Rosemary is shedding leaves?


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So, I asked my mom to pick me up a rosemary plant and she got this very nice one at lowes. It came in one of those biodegradable pots. I put it in a container and left it there for a couple of days, my problem was, the biodegradable pot was hard to plant with and It caused the plant to become sort of slanted, it wasn't centred and there was allot of air pockets in the container I planted it in. I took it out and carefully tore off the biodegradable pot and planted it, there was no open space and it wasn't slanted. For the past week I've noticed that allot of its lower leaves are turning brown and falling off. I would like some insight on why this is happening. My guess is transplant shock, I might have tore off a few roots. I water it generously, and I mist it with water twice twice a day. The soil drys pretty quickly so I don't think its root rot. Any Idea's on how I could fix this?

Thanks
-pablo
 
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Transplant shock (especially when moved from a "biodegradable" pot) is likely, and there is no way to transplant without losing a few roots, so don't feel badly about that.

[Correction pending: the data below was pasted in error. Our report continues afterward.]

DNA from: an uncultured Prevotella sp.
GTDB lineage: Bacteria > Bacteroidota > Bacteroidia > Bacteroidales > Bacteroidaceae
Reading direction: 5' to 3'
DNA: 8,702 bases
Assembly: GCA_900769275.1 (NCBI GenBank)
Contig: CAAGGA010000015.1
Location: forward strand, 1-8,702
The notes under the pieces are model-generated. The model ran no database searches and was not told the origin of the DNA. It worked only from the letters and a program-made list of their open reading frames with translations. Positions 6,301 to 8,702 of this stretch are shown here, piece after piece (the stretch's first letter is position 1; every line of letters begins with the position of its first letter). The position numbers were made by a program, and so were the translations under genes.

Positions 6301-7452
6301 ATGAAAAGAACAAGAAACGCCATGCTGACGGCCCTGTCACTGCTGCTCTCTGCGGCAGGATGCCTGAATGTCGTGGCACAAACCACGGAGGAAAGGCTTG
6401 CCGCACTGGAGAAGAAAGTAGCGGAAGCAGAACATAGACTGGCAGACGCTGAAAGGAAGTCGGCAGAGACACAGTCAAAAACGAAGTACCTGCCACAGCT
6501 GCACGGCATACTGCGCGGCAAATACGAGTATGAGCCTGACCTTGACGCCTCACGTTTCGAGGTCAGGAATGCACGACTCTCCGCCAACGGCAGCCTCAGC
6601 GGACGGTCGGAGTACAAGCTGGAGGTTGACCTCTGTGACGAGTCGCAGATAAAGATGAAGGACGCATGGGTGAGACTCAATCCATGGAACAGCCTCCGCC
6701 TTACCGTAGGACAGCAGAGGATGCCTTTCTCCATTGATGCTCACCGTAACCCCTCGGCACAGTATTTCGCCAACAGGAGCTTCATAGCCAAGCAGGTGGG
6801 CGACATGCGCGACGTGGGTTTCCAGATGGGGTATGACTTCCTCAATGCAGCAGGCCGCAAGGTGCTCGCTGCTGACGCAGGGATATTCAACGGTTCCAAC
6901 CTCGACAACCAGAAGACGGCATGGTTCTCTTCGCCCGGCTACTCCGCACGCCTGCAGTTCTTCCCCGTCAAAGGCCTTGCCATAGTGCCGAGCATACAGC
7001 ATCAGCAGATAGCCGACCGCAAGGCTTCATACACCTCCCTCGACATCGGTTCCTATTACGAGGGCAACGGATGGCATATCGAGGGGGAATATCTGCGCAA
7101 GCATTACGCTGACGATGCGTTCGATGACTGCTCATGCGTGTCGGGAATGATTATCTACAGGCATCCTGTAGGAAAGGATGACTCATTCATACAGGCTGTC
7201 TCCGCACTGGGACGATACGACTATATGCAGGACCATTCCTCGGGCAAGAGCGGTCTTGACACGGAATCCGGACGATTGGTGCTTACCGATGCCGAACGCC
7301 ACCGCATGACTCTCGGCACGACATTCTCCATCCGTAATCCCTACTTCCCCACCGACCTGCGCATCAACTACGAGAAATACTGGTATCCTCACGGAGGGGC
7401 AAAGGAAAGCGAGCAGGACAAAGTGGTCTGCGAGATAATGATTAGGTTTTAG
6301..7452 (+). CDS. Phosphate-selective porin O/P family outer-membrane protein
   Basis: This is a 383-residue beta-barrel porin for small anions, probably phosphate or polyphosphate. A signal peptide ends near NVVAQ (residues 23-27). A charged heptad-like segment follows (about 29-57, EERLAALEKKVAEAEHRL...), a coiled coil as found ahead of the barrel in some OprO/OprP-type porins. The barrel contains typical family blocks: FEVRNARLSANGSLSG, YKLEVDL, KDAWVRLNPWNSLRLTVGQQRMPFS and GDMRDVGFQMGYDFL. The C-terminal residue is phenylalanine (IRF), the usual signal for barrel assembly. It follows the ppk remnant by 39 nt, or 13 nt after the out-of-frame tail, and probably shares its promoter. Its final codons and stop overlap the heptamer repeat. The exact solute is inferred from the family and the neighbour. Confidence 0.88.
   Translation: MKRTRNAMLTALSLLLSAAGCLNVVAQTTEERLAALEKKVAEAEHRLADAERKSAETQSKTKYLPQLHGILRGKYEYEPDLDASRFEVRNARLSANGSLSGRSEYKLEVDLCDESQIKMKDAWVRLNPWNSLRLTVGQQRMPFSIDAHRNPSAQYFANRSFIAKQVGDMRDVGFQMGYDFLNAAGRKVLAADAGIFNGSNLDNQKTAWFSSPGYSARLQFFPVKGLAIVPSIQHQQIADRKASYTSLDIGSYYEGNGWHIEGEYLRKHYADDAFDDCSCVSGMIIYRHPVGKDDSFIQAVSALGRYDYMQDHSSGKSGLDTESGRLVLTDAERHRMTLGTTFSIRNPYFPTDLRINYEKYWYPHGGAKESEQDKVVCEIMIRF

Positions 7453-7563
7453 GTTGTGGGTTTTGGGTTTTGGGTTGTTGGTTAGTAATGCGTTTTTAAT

I think your rosemary is too wet--. I water it generously, and I mist it with water twice twice a day. Rosemary is a Mediterranean plant, naturally occurring in dry, poor soil. Let it dry out, and when the soil is dry up to the length of your thumb, water it thoroughly and let it drain. Good drainage is essential for rosemary.
 
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I have a Rosemary and i live in a semi-desert. I have NEVER watered it. It is about 20 years old now and a small bush.
 
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Transplant shock (especially when moved from a "biodegradable" pot) is likely, and there is no way to transplant without losing a few roots, so don't feel badly about that.
I think your rosemary is too wet--. I water it generously, and I mist it with water twice twice a day. Rosemary is a Mediterranean plant, naturally occurring in dry, poor soil. Let it dry out, and when the soil is dry up to the length of your thumb, water it thoroughly and let it drain. Good drainage is essential for rosemary.

Thanks for that wealth of information! For a few years now, I've been debating if I should expand on the herbs, I grow. I never knew that they naturally occurred in dry soil and it sounds like they really wouldn't need a lot of care.
 
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atlmom5, the herbs that came to us originally from the Mediterranean area generally do well in unfertilized, well-drained soil and don't enjoy overwatering. Other herbs like damp (mint) and need a bit of fertilizer when they are harvested heavily (parsley).
Herbs are like people--they have different needs. However, I find that communing with herbs is much more satisfying than communing with people!
 

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